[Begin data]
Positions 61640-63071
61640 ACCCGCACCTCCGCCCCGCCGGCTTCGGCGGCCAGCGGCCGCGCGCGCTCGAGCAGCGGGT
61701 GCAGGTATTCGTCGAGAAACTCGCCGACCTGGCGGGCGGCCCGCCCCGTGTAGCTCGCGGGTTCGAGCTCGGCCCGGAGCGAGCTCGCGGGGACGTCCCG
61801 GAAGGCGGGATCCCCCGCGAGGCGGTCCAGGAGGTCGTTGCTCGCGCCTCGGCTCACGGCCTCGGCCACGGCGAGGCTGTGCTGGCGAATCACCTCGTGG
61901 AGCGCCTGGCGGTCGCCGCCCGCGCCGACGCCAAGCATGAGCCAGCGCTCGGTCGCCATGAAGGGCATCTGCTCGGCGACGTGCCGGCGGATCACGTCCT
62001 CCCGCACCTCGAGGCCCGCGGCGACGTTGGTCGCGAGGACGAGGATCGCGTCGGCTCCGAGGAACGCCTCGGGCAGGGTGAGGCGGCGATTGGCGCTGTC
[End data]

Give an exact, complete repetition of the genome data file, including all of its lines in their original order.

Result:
Positions 61640-63071
61640 ACCCGCACCTCCGCCCCGCCGGCTTCGGCGGCCAGCGGCCGCGCGCGCTCGAGCAGCGGGT
61701 GCAGGTATTCGTCGAGAAACTCGCCGACCTGGCGGGCGGCCCGCCCCGTGTAGCTCGCGGGTTCGAGCTCGGCCCGGAGCGAGCTCGCGGGGACGTCCCG
61801 GAAGGCGGGATCCCCCGCGAGGCGGTCCAGGAGGTCGTTGCTCGCGCCTCGGCTCACGGCCTCGGCCACGGCGAGGCTGTGCTGGCGAATCACCTCGTGG
61901 AGCGCCTGGCGGTCGCCGCCCGCGCCGACGCCAAGCATGAGCCAGCGCTCGGTCGCCATGAAGGGCATCTGCTCGGCGACGTGCCGGCGGATCACGTCCT
62001 CCCGCACCTCGAGGCCCGCGGCGACGTTGGTCGCGAGGACGAGGATCGCGTCGGCTCCGAGGAACGCCTCGGGCAGGGTGAGGCGGCGATTGGCGCTGTC